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    Dec 08, 2013 3:37 AM GMT
    SoCalBi saidIts been a while since you posted and I can't tell if you're actually asking a question or making a general statement, but I'll take a stab at this... if not for you, maybe someone else will learn something! And sorry if this sounds elementary to you; its hard to answer this without an idea of your level of knowledge on the subject.

    A lot of guys run into this issue, not gaining that muscle fullness/size and only getting hard lean muscle definition. I experienced the same thing when I decided to really push myself in college... then I got lazy because I just wasn't getting the results I really wanted, so I joined a fraternity and learned to drink!

    Getting bigger is as much about lifting heavy weights as it is eating enough calories.(You're right, the home work out routine is only going to get you so far, because building bigger muscles requires you to constantly push your limits weight-wise, not with hour long endurance training!) Bodybuilders go through phases of bulking in which they literally consume 4000-5000 calories or more per day...trust me, when you do it right by swearing off fast food and loads of sugary junk (research clean bulking), its hard to eat enough actual food. You can suplement with protein and weight gainer shakes, if you really need to. I also suggest downloading a calorie tracking app like MyFitnessPal to track everything you consume in a day. It really helped me understand just how much I needed to eat for breakfast alone, if I was going to make it to 4000 calories by bed time.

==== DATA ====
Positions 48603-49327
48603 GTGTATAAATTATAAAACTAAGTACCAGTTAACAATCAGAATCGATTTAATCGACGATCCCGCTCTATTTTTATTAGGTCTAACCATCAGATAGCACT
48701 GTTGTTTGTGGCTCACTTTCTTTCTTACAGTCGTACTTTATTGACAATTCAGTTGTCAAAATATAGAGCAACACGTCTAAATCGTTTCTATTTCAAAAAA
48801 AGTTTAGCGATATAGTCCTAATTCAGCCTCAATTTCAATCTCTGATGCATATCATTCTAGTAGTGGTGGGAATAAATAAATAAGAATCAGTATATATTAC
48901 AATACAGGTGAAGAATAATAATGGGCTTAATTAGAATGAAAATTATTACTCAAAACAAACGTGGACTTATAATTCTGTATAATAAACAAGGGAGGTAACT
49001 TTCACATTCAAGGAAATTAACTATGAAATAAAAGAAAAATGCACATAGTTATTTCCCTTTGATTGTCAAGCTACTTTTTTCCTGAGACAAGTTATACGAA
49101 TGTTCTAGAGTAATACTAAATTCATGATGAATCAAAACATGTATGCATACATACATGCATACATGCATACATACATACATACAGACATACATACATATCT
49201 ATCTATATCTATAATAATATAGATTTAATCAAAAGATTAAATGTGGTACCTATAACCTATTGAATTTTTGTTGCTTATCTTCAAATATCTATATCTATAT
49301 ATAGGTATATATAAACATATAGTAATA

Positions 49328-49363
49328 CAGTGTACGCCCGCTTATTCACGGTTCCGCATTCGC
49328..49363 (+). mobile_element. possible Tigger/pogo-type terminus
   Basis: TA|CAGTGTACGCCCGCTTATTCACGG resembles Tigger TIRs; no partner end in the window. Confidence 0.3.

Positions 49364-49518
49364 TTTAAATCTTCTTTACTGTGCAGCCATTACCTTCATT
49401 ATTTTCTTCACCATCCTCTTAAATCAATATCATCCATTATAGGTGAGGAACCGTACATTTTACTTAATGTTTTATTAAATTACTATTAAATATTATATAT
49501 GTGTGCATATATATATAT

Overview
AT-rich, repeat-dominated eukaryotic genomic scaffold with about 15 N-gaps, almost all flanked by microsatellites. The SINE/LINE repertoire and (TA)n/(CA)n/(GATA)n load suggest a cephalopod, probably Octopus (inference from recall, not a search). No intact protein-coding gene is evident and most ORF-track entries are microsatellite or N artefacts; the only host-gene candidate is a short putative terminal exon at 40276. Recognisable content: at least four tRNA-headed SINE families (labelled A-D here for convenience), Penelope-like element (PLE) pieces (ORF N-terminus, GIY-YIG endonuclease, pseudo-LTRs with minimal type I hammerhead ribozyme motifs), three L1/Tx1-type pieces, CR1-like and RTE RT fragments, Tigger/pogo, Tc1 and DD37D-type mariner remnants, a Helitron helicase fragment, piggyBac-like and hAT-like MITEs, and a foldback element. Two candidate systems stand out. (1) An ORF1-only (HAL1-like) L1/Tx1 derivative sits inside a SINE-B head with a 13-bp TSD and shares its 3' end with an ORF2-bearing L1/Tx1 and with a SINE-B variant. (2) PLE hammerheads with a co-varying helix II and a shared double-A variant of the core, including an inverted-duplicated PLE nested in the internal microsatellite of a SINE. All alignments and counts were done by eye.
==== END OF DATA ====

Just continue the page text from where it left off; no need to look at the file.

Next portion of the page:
To figure out how much you should be eating, you need to calculate your TDEE (the daily number of calories required just to maintain what you have based on your normal engery expenditure). And to gain weight, you need to add a surplus to that number in the range of 500-1000 calories. The best, and I say only way to really calculate this involves knowing your current Lean Body Mass (Weight minus Body Fat). A trainer at any gym can tell you your Body Fat % using a caliper. Those scale readouts are pretty much crap.

    So there you go, a really quick answer to a very involved question! And I should also add, its virtually impossible to gain lean muscle mass effectively, and not put on a few extra pounds of fat in the process. But thats taken care of in a cutting phase afterwards in which you continue to lift as much as you can (to keep what you've diligently earned), increase your cardio and run your calories in a deficit (TDEE minus 500 calories or so).
    .

    took me forever to learn this as you can see from my profile pic bulking and bloating but it will all be worth it in the end
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    Dec 08, 2013 3:39 AM GMT
    JimiB saidToo get big:

    Eat right that includes meal timing not just nutrients.

    Get adequate sleep. Muscles grow when the body rests.

    Lift heavy ass weight. Don't worry about getting sore. If you lift heavy enough you will get sore. Soreness last a night time. Glory well that lasts longer.


    This is great advice because its simple and most people don't even realize they're not doing it.

    I've read lots of studies that say timing isn't so important BUT in my experience, people that eat 3 typical "meals" a day can't pack in the calories needed so throw that traditional concept out of the window. Eat breakfast, eat dinner, and eat constantly in between.